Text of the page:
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Mol Psychiatry. 2008 Apr;13(4):374-84. doi: 10.1038/sj.mp.4002119. Epub 2008 Jan 8.

Trends in mental illness and suicidality after Hurricane Katrina.

Author information

  • 1Department of Healthcare Policy, Harvard Medical School, Boston, MA 02115, USA. kessler@hcp.med.harvard.edu

Abstract

A representative sample of 815 pre-hurricane residents of the areas affected by Hurricane Katrina was interviewed 5-8 months after the hurricane and again 1 year later as the Hurricane Katrina Community Advisory Group (CAG). The follow-up survey was carried out to study patterns-correlates of recovery from hurricane-related post-traumatic stress disorder (PTSD), broader anxiety-mood disorders and suicidality. The Trauma Screening Questionnaire screening scale of PTSD and the K6 screening scale of anxiety-mood disorders were used to generate DSM-IV prevalence estimates. Contrary to results in other disaster studies, where post-disaster mental disorder typically decreases with time, prevalence increased significantly in the CAG for PTSD (20.9 vs 14.9% at baseline), serious mental illness (SMI; 14.0 vs 10.9%), suicidal ideation (6.4 vs 2.8%) and suicide plans (2.5 vs 1.0%). The increases in PTSD-SMI were confined to respondents not from the New Orleans Metropolitan Area, while the increases in suicidal ideation-plans occurred both in the New Orleans sub-sample and in the remainder of the sample. Unresolved hurricane-related stresses accounted for large proportions of the inter-temporal increases in SMI (89.2%), PTSD (31.9%) and suicidality (61.6%). Differential hurricane-related stress did not explain the significantly higher increases among respondents from areas other than New Orleans, though, as this stress was both higher initially and decreased less among respondents from the New Orleans Metropolitan Area than from other areas affected by the hurricane. Outcomes were only weakly related to socio-demographic variables, meaning that high prevalence of hurricane-related mental illness remains widely distributed in the population nearly 2 years after the hurricane.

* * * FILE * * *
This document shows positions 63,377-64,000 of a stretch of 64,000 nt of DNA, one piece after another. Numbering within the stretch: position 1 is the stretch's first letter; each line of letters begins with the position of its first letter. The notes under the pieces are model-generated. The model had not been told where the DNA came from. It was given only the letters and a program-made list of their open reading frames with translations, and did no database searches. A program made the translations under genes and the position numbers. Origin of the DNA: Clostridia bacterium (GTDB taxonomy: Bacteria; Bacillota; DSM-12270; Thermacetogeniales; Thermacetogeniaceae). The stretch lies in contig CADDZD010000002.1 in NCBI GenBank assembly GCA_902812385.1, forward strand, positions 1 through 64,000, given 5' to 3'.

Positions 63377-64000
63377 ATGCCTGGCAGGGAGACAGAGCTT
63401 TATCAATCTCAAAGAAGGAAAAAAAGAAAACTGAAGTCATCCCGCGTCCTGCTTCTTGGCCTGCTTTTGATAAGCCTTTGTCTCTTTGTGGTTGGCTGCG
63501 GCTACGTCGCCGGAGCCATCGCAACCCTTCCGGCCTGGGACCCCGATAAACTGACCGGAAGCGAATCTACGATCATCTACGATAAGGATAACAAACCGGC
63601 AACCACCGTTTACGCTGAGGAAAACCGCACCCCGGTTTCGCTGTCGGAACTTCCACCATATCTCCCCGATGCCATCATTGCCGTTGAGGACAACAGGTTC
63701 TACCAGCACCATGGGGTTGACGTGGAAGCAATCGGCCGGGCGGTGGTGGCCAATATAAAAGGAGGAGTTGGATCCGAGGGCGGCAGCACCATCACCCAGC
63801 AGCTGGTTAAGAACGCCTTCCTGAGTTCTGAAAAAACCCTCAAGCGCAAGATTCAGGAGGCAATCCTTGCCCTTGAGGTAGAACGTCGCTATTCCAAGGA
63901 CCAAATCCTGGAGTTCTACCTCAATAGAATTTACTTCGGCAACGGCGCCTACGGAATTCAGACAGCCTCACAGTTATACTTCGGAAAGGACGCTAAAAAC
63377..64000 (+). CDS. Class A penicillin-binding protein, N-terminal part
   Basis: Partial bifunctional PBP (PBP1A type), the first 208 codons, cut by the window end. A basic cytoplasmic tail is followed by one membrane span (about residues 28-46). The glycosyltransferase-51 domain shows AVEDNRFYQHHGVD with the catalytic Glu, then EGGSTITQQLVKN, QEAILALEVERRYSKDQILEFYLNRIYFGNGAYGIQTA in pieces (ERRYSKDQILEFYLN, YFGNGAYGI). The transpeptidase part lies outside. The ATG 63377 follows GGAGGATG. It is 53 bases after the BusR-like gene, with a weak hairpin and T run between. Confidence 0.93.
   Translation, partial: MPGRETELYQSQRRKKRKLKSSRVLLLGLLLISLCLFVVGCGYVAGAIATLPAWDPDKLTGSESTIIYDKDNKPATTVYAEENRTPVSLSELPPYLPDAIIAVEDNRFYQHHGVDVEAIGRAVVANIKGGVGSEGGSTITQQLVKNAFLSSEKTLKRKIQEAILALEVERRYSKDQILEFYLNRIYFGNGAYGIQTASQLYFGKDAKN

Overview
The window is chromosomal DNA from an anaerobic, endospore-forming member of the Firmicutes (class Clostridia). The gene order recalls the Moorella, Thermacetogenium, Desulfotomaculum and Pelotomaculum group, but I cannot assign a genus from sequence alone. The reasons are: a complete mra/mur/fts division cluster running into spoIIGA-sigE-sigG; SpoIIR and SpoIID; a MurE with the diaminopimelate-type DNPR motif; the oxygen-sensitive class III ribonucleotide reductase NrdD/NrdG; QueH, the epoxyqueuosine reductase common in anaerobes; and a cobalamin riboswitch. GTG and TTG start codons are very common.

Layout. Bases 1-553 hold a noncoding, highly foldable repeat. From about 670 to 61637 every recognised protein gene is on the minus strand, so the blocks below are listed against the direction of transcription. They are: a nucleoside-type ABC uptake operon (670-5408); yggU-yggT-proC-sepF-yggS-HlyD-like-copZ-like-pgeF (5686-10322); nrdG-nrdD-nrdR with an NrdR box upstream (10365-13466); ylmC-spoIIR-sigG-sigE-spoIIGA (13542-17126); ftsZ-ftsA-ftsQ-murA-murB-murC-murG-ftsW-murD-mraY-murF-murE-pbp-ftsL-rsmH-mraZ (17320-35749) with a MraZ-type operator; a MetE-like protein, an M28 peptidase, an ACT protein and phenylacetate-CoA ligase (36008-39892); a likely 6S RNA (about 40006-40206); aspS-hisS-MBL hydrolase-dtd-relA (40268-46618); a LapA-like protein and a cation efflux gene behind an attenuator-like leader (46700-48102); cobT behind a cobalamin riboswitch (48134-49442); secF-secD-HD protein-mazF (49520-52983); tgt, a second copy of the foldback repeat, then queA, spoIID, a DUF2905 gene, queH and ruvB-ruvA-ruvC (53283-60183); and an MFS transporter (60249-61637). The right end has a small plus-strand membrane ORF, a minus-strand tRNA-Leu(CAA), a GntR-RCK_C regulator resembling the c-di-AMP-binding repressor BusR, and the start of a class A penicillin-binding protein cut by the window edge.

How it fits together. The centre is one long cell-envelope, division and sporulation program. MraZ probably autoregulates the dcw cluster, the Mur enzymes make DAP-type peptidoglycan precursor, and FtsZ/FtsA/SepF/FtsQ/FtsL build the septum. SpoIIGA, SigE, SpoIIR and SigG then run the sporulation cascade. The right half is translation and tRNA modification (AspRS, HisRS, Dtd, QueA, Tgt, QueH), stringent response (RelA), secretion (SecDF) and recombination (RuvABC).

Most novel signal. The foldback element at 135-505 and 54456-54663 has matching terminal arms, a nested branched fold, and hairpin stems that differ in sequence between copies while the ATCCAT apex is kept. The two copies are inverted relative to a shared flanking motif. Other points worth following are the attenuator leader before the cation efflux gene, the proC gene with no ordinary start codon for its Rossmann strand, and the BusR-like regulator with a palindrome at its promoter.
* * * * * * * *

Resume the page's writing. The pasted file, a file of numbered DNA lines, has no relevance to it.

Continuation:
PMID:
18180768
[PubMed - indexed for MEDLINE]
PMCID:
PMC2556982
Free PMC Article
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